Results: Participants were recruited in September 2017. Data collection via the watches was completed in January 2018. Collection of qualitative data through patient interviews is still ongoing. Data analysis will commence when all data are collected; results are expected in 2019.

    Conclusions: KOALAP is the first health study to use consumer cellular smartwatches to collect self-reported symptoms alongside sensor data for musculoskeletal disorders. The results of this study will be used to inform the design of future mobile health studies. Results for feasibility and participant motivations will inform future researchers whether or under which conditions cellular smartwatches are a useful tool to collect patient-reported outcomes alongside passively measured patient behavior. The exploration of associations between self-reported symptoms at different moments will contribute to our understanding of whether it may be valuable to collect symptom data more frequently. Sensor data–quality measurements will indicate whether cellular smartwatch usage is feasible for obtaining sensor data. Methods for data-quality assessment and data-processing methods may be reusable, although generalizability to other clinical areas should be further investigated.

    International Registered Report Identifier (IRRID): DERR1-10.2196/10238

    JMIR Res Protoc 2019;8(1):e10238

    doi:10.2196/10238

    KEYWORDS

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    Introduction

    The increasing uptake of consumer wearable devices provides an opportunity for health data collection in people’s natural environments. Wearable devices permit frequent collection of patient-reported outcomes via touchscreen questionnaires alongside passively collected measures of behavior via sensors (eg, physical activity). This may help develop novel insights into conditions with symptoms that are otherwise difficult to track. Osteoarthritis is an example of such a condition. It is a prevalent, degenerative condition [1,2] where fluctuating pain and loss of mobility are the major symptoms. In knee osteoarthritis, increased physical activity may exacerbate knee pain. Conversely, certain forms of exercise are known to have a beneficial effect on pain symptoms [3,4]. Characterizing the relationship between pain and activity could help in the development of targeted interventions. However, in the past, it has been challenging to capture self-reported pain symptoms alongside objective measurements of physical activity. Typically, patients are asked to summarize or recall pain over large time periods (eg, “in the last week” or “generally this month”) in paper-based questionnaires and self-report activity. Having continuous activity data alongside frequent pain reports would improve data quality and reduce recall bias.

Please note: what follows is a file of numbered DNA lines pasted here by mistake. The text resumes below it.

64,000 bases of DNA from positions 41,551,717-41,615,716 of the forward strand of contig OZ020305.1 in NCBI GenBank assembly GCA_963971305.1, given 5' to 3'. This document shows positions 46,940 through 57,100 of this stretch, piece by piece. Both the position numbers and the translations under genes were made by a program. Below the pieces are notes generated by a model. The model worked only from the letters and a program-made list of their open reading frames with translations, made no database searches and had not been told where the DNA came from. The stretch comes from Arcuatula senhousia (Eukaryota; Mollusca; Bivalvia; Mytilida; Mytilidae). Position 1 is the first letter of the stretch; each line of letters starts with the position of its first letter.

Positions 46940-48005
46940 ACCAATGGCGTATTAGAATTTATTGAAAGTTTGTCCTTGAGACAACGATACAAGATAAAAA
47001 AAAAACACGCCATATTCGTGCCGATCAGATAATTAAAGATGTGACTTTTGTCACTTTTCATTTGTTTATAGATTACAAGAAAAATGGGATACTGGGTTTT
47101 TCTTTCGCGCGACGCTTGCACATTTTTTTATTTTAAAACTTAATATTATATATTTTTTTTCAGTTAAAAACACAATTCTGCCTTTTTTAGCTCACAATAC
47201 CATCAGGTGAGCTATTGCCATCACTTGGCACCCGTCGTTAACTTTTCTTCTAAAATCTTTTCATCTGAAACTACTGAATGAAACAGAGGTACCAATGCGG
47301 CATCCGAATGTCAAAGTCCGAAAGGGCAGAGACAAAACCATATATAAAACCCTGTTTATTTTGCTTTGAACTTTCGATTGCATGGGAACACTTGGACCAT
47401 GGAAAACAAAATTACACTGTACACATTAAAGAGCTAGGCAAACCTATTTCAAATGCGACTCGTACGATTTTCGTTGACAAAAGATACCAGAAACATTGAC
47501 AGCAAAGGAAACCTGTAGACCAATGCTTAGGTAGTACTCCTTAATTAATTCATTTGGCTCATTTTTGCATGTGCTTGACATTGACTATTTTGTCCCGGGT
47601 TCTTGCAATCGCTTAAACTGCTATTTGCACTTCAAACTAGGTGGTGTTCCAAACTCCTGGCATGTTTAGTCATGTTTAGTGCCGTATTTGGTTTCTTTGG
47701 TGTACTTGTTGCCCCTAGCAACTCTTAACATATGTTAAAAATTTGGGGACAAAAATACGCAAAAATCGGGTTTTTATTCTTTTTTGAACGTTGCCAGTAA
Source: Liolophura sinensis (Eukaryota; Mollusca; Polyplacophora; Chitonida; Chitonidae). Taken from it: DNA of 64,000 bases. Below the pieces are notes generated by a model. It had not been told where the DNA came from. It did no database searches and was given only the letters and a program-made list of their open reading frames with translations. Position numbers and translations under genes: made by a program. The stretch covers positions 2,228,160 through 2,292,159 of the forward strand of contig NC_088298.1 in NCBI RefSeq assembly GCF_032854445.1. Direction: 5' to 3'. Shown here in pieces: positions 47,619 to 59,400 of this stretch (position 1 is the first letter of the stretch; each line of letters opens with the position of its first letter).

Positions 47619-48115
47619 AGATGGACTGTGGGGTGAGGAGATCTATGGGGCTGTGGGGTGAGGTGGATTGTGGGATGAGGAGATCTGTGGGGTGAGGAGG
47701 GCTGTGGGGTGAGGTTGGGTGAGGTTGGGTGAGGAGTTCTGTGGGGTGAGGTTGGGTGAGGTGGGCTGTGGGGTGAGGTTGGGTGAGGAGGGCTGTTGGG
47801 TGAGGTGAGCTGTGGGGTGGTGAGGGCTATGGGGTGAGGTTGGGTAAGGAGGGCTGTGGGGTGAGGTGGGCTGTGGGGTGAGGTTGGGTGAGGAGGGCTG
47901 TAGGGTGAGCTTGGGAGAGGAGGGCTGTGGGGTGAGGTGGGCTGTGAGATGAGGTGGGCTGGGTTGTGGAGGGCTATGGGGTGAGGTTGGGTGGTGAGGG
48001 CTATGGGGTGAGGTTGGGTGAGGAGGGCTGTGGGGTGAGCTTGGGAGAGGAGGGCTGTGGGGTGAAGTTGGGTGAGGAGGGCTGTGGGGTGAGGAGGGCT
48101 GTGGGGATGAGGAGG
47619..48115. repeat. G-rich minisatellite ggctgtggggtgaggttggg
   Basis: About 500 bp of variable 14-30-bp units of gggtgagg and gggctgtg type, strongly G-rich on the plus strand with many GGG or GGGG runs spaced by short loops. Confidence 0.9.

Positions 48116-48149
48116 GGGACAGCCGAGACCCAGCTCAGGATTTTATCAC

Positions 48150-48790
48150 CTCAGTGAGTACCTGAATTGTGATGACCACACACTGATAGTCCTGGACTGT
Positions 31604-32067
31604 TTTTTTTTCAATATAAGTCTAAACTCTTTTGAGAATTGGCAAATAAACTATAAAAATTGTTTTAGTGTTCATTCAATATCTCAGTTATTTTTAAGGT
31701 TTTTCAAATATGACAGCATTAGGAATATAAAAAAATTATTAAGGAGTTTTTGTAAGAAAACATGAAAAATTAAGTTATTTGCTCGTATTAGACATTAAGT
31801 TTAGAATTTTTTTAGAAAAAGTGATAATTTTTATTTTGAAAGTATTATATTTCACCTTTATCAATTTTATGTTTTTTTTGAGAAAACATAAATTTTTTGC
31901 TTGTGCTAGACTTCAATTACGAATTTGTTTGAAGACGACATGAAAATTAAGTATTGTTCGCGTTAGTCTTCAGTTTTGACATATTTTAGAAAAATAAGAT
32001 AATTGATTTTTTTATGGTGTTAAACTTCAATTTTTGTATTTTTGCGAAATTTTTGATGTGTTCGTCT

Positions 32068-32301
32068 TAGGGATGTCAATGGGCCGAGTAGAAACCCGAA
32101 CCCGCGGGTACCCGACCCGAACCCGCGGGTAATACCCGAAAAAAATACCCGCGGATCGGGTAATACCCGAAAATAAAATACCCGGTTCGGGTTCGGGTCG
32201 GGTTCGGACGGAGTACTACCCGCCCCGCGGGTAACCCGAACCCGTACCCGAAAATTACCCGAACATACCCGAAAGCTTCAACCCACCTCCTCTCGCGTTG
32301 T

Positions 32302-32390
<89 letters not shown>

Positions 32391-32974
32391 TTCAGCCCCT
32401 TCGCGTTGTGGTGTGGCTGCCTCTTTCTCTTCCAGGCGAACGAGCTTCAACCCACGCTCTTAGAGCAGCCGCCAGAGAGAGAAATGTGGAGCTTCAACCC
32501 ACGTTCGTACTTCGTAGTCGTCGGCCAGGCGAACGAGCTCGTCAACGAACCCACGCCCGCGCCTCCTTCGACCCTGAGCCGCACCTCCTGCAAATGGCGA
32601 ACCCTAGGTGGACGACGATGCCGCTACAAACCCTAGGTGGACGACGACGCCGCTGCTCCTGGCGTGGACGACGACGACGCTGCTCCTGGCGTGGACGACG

Wearable consumer devices are increasingly popular as fitness tools [5]. Recently, consumer-grade cellular smartwatches (eg, Apple Watch, Huawei Sawshank, and LG Urbane) have been introduced to the market. These watches have similar functionalities as a mobile phone. Users can use them to make phone calls, navigate using global positioning system (GPS), or check emails. Like mobile phones, they have full-color touch screens, and like activity trackers (eg, Fitbit), they have a wide range of sensors that can measure users’ behavior. Smartwatches could potentially be used to capture health-related data for research or clinical practice. Although the devices and accompanying software are well developed, various questions remain unanswered. Would participants wear the devices and self-report outcomes for a longer period of time? How can missing sensor data be handled? Is sensor data quality from smartwatch sensors sufficient? How can researchers or clinicians convert high volumes of sample-rate sensor data to meaningful outcomes? These questions need to be answered before consumer wearables can be used as novel interventions or to improve outcome assessment in clinical trials.